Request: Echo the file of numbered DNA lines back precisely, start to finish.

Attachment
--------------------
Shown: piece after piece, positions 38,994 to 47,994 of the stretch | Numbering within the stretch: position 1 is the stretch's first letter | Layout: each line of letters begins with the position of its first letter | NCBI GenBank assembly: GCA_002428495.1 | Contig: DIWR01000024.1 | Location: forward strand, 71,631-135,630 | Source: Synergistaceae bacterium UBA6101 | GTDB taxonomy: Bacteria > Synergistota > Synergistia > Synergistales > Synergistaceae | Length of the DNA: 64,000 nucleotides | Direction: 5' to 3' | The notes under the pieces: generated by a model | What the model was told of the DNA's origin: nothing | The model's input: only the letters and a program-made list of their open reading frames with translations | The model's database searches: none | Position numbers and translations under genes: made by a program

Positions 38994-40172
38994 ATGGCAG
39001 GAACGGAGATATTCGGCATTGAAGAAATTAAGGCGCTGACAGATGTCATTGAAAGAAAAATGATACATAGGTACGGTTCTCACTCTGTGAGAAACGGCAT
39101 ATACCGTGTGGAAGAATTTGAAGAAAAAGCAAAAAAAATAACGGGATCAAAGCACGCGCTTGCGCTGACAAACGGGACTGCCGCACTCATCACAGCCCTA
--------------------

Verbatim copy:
Shown: piece after piece, positions 38,994 to 47,994 of the stretch | Numbering within the stretch: position 1 is the stretch's first letter | Layout: each line of letters begins with the position of its first letter | NCBI GenBank assembly: GCA_002428495.1 | Contig: DIWR01000024.1 | Location: forward strand, 71,631-135,630 | Source: Synergistaceae bacterium UBA6101 | GTDB taxonomy: Bacteria > Synergistota > Synergistia > Synergistales > Synergistaceae | Length of the DNA: 64,000 nucleotides | Direction: 5' to 3' | The notes under the pieces: generated by a model | What the model was told of the DNA's origin: nothing | The model's input: only the letters and a program-made list of their open reading frames with translations | The model's database searches: none | Position numbers and translations under genes: made by a program

Positions 38994-40172
38994 ATGGCAG
39001 GAACGGAGATATTCGGCATTGAAGAAATTAAGGCGCTGACAGATGTCATTGAAAGAAAAATGATACATAGGTACGGTTCTCACTCTGTGAGAAACGGCAT
39101 ATACCGTGTGGAAGAATTTGAAGAAAAAGCAAAAAAAATAACGGGATCAAAGCACGCGCTTGCGCTGACAAACGGGACTGCCGCACTCATCACAGCCCTA